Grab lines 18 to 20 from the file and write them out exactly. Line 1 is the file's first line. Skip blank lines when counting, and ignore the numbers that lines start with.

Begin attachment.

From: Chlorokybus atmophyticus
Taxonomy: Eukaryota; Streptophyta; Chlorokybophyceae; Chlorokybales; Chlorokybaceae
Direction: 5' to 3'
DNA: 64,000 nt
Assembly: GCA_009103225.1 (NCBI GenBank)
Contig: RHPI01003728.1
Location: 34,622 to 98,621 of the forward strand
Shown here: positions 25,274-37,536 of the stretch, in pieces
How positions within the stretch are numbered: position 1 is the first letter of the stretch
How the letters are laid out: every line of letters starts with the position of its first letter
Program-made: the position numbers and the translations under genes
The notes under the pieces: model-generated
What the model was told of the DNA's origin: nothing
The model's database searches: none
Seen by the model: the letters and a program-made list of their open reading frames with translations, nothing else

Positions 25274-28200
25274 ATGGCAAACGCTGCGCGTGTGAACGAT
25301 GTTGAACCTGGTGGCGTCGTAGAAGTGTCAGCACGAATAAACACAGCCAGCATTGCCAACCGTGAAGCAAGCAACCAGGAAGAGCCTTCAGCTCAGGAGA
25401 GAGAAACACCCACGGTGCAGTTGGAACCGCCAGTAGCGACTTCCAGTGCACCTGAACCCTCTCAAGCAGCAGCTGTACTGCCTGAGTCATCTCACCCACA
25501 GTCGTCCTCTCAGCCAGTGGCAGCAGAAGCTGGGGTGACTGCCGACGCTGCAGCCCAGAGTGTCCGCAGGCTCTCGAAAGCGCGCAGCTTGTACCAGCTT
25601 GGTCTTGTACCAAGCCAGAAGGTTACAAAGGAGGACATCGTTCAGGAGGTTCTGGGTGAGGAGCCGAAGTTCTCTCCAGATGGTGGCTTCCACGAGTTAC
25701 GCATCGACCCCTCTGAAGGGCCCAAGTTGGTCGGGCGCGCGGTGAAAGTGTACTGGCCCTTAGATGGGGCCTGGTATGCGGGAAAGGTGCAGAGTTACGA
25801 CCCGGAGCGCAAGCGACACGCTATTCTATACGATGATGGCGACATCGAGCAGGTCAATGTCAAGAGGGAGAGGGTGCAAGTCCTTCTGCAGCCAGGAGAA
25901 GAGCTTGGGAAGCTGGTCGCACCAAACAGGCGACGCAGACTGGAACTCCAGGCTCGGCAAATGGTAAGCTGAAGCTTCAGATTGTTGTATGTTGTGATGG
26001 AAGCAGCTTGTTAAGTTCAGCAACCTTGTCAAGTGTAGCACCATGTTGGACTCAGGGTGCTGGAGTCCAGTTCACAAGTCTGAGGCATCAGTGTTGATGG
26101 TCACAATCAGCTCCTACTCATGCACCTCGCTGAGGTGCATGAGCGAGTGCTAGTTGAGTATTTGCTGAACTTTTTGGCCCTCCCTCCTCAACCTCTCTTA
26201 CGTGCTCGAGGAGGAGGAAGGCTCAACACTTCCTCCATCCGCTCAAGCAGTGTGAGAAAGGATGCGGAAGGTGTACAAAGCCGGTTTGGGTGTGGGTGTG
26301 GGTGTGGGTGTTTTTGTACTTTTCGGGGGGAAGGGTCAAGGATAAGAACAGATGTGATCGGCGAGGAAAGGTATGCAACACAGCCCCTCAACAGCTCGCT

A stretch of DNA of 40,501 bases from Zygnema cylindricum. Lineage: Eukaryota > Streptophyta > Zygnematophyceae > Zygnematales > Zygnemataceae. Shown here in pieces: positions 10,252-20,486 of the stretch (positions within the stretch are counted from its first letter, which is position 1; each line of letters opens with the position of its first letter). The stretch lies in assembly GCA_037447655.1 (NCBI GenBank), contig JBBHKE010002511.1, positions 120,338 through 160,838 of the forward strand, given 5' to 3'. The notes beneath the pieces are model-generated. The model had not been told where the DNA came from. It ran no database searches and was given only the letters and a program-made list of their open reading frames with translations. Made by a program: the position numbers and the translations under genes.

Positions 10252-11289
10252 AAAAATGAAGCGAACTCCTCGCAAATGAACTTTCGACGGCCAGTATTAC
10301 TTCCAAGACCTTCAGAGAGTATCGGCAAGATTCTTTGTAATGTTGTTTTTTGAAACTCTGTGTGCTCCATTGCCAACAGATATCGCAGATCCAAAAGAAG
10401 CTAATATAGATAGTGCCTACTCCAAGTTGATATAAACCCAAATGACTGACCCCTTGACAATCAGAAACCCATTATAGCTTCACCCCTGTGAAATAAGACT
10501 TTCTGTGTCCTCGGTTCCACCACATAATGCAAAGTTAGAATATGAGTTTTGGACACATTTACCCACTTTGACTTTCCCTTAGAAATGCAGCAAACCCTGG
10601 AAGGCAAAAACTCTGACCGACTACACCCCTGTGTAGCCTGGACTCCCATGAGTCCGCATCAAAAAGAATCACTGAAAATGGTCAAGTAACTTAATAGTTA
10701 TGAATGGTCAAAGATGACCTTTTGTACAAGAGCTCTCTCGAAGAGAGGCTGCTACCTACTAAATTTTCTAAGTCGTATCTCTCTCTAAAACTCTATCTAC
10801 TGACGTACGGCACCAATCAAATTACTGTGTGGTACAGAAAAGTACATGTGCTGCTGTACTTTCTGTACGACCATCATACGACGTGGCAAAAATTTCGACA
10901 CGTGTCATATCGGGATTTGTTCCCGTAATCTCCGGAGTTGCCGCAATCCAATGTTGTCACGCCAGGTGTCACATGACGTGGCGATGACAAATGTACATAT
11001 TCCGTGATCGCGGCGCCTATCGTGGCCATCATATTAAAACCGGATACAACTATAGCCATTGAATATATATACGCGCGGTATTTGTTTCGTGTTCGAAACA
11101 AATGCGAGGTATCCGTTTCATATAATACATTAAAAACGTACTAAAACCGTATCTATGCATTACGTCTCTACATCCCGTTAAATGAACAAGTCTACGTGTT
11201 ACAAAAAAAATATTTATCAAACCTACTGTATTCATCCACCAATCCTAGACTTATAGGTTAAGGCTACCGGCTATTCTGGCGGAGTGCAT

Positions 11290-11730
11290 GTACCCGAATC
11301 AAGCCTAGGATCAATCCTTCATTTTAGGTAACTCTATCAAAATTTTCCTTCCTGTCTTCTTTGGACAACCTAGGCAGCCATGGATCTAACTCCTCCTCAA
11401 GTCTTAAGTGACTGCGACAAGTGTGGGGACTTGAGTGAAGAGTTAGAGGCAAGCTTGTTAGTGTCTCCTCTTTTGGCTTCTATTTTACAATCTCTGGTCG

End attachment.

25301 GTTGAACCTGGTGGCGTCGTAGAAGTGTCAGCACGAATAAACACAGCCAGCATTGCCAACCGTGAAGCAAGCAACCAGGAAGAGCCTTCAGCTCAGGAGA
25401 GAGAAACACCCACGGTGCAGTTGGAACCGCCAGTAGCGACTTCCAGTGCACCTGAACCCTCTCAAGCAGCAGCTGTACTGCCTGAGTCATCTCACCCACA
25501 GTCGTCCTCTCAGCCAGTGGCAGCAGAAGCTGGGGTGACTGCCGACGCTGCAGCCCAGAGTGTCCGCAGGCTCTCGAAAGCGCGCAGCTTGTACCAGCTT